In Britain vast fortunes were made through the slave trade, which had begun in Tudor times. From the late 18th century, however a major campaign was underway to end slavery. This was led by Thomas Clarkson, William Wilberforce, Elizabeth Heyrick and others. Alongside this, many escapes and uprisings by enslaved people were also taking place.
With so much vested interest, the abolitionists had to be tactical and patient in changing both laws and public opinion. The first major step was the Abolition of the Slave Trade Act of 1807. This made it illegal to carry enslaved people in British ships.
In 1833, The Slavery Abolition Act granted slaves in the Caribbean their freedom. Slaves elsewhere the British Empire had to wait longer than this. The Act set out how much compensation would be paid to former slave owners by the British government and you can find out more via a project by UCL. This compensation totalled around £17 billion in today’s money.
No apology, nor any compensation was granted to the freed slaves at this time.
The 1833 Act did not end of slavery though. Former slaves in the Caribbean were forced to join the ‘apprenticeship system’ and work for up to six years for very low wages. Those who refused to work as apprentices were imprisoned and punished. Accounts of mistreatment were followed up with an investigation by the Colonial Office, leading to the system’s abolition in 1838.
As early as 1810, there is evidence that the British had foreseen the end of slavery and had been considering how they could continue to profit from the sale of sugar. They looked to India and China to find a workforce to replace the Africans. These people were brought to the Caribbean under a system of indenture which bound them to an employer for a set number of years. While a few did well under this system and were able to set up their own businesses, the majority did not. There were many protests and uprisings, but the system was not abolished until the end of the First World War.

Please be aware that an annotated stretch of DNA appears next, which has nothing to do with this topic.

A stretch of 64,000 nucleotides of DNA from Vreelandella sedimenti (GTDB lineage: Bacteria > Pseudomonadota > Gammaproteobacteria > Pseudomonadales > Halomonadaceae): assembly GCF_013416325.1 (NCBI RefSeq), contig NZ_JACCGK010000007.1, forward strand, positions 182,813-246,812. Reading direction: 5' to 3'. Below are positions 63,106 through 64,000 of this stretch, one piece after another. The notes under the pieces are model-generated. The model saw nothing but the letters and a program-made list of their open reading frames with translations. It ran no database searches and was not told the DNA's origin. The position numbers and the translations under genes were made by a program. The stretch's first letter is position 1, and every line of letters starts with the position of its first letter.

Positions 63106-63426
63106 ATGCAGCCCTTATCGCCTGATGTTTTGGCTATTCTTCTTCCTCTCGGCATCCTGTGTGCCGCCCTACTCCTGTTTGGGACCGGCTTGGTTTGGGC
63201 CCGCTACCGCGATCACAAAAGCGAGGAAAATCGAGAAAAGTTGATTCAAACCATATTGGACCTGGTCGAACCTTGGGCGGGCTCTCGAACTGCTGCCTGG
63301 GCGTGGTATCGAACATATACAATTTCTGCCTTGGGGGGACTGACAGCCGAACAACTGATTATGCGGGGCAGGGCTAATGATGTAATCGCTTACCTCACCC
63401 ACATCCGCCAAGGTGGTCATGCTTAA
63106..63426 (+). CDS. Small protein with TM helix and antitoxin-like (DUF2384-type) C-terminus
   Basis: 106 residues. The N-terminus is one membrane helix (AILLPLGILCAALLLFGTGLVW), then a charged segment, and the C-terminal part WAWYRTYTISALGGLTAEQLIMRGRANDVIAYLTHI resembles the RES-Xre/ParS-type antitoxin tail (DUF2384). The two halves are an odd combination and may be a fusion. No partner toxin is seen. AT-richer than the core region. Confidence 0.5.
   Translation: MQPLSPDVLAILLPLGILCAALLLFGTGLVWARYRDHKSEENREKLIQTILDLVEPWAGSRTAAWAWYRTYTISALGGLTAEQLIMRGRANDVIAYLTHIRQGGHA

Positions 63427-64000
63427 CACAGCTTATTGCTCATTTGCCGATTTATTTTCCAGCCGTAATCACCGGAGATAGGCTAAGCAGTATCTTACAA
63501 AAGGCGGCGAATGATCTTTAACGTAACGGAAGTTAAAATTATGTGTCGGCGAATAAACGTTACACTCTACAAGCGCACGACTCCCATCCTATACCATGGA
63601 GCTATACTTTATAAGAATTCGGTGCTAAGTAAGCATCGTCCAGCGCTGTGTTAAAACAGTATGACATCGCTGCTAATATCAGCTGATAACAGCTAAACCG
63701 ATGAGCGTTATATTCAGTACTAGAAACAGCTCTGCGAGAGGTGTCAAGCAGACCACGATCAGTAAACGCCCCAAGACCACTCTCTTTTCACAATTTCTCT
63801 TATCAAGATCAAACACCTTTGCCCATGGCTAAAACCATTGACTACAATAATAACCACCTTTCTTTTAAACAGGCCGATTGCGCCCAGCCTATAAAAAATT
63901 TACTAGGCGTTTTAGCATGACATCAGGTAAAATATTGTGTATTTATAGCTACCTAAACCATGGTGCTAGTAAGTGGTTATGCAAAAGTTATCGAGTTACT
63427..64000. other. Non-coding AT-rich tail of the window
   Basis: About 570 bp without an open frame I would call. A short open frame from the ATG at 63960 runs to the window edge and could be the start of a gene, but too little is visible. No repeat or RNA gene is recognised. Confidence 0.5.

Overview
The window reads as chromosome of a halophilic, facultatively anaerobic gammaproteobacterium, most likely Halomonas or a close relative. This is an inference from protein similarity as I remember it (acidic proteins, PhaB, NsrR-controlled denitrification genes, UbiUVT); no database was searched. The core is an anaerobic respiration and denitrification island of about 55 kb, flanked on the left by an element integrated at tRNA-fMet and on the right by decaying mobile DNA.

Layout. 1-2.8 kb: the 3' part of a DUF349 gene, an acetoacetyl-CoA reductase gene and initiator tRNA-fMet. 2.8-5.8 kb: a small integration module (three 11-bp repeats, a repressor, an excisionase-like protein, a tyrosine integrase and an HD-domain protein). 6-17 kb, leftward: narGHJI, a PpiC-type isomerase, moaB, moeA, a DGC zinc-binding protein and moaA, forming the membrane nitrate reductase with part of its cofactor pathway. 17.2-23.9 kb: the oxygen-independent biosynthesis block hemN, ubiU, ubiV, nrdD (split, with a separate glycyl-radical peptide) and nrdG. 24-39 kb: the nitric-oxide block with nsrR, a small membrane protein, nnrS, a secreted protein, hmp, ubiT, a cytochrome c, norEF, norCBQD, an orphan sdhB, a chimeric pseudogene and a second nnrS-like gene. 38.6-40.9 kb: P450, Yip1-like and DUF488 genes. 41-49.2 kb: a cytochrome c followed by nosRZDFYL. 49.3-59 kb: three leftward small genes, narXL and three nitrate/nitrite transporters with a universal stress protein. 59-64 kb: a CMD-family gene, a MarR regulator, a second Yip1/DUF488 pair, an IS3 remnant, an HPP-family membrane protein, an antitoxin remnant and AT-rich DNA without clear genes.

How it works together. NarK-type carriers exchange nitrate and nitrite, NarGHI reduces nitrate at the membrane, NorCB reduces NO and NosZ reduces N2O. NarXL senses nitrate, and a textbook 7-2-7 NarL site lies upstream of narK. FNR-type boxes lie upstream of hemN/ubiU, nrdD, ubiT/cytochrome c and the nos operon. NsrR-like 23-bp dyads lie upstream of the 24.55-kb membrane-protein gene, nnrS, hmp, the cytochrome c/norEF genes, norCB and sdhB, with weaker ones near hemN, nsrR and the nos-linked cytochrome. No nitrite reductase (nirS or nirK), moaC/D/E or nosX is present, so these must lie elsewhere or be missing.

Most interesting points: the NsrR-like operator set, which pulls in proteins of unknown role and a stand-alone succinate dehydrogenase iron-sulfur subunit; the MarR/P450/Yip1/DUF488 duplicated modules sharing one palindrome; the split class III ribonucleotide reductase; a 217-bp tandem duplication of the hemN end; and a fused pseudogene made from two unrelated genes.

It is not surprising therefore that some questioned the commemorations in 2007, as 1807 had only the first step towards ending slavery. In the run up to 2007, the British government, led by Tony Blair offered the first apology for Britain’s involvement in the slave trade. However no reparations have ever been paid.
At Hertfordshire Archives & Local Studies, we marked the 1807 anniversary with a project called Hidden Histories which explored the involvement of Hertfordshire people in the Transatlantic Slave Trade, both as beneficiaries and as activists working to abolish the trade. We also researched the parish registers to discover people of African descent living in Hertfordshire. An exhibition and DVD were created. The project was funded by the National Lottery Heritage Fund.
You can find links to other material about how Hertfordshire people campaigned for the abolition of slavery here.